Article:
ethics cubeEvery year, the Association of Corporate Counsel takes the temperature of inside counsel practice by surveying general counsel and chief legal officers across a wide number of sectors.  Unsurprisingly, the 2015 survey, with nearly 1,300 respondents, put ethics and compliance at the top of the list of chief legal officer concerns, together with data security, and litigation issues.

This week, we thought we’d change our pace a little and spotlight some valuable ethics lessons learned from a real-life GC who leads her department as chief legal officer of a political subdivision while also having responsibility for ethics  compliance.

Within just a few months of coming on board, the GC became aware of a brewing ethics issue:  facts that pointed to the potential for a conflict of interest on the part of one of the members of the client’s governing body, who appeared to have a possible financial interest in a significant transaction that the client was involved in.

How should such a situation be handled?  The GC was young, and nearly brand new on the job.  Yet, she well understood her duty to the client, and the requirements of Rule 1.13, which calls for action when counsel, including inside counsel, detects a situation that could put the interests of the client at risk.

As fraught as the situation was, the GC says, she knew that “we couldn’t stick our head in the sand and pretend ethics issues were not present.”  Rather, her attitude was “let’s meet them head on and figure them out based upon the facts and the law that’s in front of us.”

Fortunately, the chief executive officer of the client understood the potential downside if the situation were not addressed promptly and properly.  With his backing, the other members of the governing body were brought up to speed on the issue and the principles of statutory ethics law that applied to the political subdivision under the circumstances.  The governing body member with the potential conflict also understood the issue.  It was determined to approach the state ethics commission for guidance in the form of a formal opinion based on the particular facts.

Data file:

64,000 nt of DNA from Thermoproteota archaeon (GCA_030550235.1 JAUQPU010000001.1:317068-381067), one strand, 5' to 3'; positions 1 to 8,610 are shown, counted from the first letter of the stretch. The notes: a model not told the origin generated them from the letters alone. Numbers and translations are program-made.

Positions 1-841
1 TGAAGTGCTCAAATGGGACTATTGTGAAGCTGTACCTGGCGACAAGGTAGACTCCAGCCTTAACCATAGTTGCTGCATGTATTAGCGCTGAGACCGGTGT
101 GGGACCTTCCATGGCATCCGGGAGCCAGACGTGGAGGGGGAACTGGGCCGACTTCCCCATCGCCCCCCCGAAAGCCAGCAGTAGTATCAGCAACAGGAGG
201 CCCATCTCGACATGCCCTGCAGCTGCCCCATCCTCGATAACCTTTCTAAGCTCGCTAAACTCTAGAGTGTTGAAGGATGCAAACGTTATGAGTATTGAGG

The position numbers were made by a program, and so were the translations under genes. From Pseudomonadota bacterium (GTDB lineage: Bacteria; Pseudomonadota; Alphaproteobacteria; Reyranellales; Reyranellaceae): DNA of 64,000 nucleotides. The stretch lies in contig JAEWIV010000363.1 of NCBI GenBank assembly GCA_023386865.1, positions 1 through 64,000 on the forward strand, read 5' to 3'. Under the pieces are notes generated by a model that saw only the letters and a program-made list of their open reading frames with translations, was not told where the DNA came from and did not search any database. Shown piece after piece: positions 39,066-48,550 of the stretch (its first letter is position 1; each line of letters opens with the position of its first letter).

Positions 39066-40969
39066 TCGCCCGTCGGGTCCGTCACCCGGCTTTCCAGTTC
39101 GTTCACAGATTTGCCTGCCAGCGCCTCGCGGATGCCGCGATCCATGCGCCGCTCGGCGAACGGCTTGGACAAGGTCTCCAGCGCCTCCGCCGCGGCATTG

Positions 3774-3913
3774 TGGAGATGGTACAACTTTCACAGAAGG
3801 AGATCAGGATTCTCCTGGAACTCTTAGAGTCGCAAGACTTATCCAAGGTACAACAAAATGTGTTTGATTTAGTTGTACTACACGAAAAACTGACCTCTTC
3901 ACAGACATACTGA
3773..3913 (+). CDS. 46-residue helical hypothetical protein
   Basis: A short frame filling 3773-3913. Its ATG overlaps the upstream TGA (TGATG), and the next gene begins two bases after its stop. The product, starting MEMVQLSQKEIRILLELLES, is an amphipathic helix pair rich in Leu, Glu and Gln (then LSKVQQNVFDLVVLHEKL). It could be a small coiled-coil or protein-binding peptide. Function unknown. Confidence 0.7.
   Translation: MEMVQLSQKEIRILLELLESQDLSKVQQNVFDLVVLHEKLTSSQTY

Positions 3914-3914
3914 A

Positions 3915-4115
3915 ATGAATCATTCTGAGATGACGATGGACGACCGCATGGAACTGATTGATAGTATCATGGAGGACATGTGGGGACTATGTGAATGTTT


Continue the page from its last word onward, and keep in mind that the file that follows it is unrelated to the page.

Within a few months, the ethics commission had rendered its opinion; it was essentially a road map — “an ethics management plan,” the GC said — for how to proceed so that the client could go forward with the transaction that was so important to its future, but without having any potential conflicting interest calling the transaction into question.

The organization earned kudos for its heads-up play. “In essence,” the GC explained, “the ethics commission applauded us in coming forward to vet this ahead of time.”

The take-away?  The GC emphasized that “the biggest lesson that we learned was to be proactive and to be open and transparent with the transaction but lay down what our ethics statutes were in our case, what they require and figure out how we can comply with them.”

Also, the GC stressed the role of inside counsel in educating managers and other executives of the client:  “It’s a whole lot easier to educate people on the front end, just like preventative medicine.  Having that education helps folks continue to act according to the ethics rules and statutes, and that certainly is a better scenario then folks acting and then trying to figure out how we fix it” on the back end.

Sounds simple, but when inside counsel is called on to navigate major issues in crucial and sensitive matters, it can be hard to put into practice.  But as the GC in this situation said, “Once you lose your reputation, you can’t get it back, so I decided, let’s just address it head on and see where it falls and at least I know we tried to do the right thing according to our ethics rules and statutes.  And it worked out.”